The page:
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September 13, 2015


Also referred to as Moyamoya syndrome, Moyamoya disease is a rare but serious condition that mainly affects children and adolescents. It causes the walls of the carotid arteries to thicken and narrow, blocking normal blood flow to the brain. As a result, young patients with Moyamoya disease are at an extremely high risk for developing blood clots and mini strokes. While the exact cause of Moyamoya disease remains unknown, genetics have been linked as a possible factor. The condition was first discovered in Japan, where occurrences of Moyamoya are higher, however individuals in North America, as well as Europe and other areas, are also affected.

Some of the signs and symptoms associated with Moyamoya disease are often consistent with those of a stroke. They tend to either appear gradually and lessen over time, or emerge suddenly and continue to increase. Symptoms can include:

  • Headaches
  • Impaired vision
  • Seizures
  • Slurred speech
  • Weakness on one of side of the body

Brain hemorrhage is not common in children with Moyamoya, but is more likely to occur in adults who may have the condition. Some of the signs to watch out for in adults include nausea or vomiting, feeling fatigue, vision difficulty, intense head pain, and loss of feeling in part of the body.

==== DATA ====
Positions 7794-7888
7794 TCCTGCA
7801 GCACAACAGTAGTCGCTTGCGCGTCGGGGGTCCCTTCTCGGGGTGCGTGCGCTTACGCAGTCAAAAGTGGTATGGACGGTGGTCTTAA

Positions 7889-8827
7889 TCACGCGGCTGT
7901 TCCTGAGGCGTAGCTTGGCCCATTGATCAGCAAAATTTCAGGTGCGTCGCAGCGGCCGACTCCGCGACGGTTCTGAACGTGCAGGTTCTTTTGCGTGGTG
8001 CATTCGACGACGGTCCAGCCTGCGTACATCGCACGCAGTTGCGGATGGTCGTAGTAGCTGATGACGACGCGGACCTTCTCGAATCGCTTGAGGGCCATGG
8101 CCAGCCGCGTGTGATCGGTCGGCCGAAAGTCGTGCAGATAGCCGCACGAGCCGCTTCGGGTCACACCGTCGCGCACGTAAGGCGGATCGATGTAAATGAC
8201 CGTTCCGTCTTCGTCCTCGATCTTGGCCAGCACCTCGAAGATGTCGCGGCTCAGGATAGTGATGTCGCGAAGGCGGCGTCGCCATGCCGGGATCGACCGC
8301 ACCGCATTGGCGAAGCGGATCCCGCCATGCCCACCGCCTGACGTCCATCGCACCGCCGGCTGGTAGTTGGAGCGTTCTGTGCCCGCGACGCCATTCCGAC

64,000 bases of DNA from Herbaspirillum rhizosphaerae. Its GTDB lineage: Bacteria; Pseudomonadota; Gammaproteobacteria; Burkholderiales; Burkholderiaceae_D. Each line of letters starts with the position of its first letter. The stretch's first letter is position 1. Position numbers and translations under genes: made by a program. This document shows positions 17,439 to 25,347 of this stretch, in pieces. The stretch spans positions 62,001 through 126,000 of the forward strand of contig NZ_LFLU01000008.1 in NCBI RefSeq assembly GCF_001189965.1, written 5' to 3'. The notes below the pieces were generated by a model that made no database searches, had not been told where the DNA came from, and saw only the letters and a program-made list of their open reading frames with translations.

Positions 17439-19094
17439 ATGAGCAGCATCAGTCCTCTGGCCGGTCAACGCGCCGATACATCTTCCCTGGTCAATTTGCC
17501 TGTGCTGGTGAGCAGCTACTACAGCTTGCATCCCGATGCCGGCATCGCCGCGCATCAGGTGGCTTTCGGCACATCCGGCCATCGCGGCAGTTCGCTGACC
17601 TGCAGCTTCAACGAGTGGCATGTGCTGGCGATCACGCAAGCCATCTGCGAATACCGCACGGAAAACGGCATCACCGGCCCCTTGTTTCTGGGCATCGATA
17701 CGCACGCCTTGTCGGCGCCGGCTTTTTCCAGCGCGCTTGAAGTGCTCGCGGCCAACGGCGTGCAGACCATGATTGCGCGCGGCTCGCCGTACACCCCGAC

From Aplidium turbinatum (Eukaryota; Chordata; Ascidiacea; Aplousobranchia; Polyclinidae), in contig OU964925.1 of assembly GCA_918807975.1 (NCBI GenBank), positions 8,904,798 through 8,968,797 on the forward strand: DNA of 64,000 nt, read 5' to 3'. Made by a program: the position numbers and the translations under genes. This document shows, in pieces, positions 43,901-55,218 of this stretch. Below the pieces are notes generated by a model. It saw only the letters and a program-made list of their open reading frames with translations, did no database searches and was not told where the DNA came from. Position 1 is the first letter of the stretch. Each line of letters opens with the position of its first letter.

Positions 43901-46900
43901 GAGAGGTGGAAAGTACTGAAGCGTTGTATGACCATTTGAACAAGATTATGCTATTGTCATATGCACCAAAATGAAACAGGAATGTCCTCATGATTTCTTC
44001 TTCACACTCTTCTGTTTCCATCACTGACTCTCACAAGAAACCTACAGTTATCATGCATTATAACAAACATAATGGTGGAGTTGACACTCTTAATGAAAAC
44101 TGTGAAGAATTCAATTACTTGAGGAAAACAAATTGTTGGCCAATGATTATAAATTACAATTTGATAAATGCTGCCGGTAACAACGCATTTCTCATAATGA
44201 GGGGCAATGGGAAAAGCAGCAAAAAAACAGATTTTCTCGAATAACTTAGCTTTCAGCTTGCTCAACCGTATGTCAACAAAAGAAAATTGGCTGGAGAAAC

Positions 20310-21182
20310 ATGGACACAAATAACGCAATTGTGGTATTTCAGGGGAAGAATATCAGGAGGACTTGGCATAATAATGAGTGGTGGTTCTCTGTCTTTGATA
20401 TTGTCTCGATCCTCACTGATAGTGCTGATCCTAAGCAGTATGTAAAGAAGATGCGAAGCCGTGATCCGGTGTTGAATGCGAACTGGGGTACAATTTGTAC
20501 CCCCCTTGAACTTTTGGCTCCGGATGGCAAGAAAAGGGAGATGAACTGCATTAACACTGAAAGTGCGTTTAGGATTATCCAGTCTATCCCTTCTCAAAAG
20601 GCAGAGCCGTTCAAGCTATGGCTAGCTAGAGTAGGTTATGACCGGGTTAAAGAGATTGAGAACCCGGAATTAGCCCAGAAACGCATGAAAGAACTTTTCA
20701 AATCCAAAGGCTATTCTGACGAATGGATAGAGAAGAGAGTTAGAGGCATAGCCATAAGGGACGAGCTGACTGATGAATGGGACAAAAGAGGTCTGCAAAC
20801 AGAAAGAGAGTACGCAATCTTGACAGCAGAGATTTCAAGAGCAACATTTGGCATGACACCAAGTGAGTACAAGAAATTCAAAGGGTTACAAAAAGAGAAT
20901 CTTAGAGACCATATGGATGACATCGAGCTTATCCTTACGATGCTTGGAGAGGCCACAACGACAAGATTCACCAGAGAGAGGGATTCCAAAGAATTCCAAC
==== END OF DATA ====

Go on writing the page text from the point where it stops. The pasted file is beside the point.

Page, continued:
As far as long-term treatment options are concerned, surgery is often the most practical choice, especially for children who may be suffering from progressive loss of blood flow to certain parts of the brain. Medication can also be beneficial for managing symptoms and improving quality of life on a daily basis. These can sometimes include blood thinners such as aspirin, as well as calcium channel blockers such as verapamil. Additionally, rehabilitation and other types of therapies can be effective for those dealing with neurological issues, such as speech impairment or paralysis.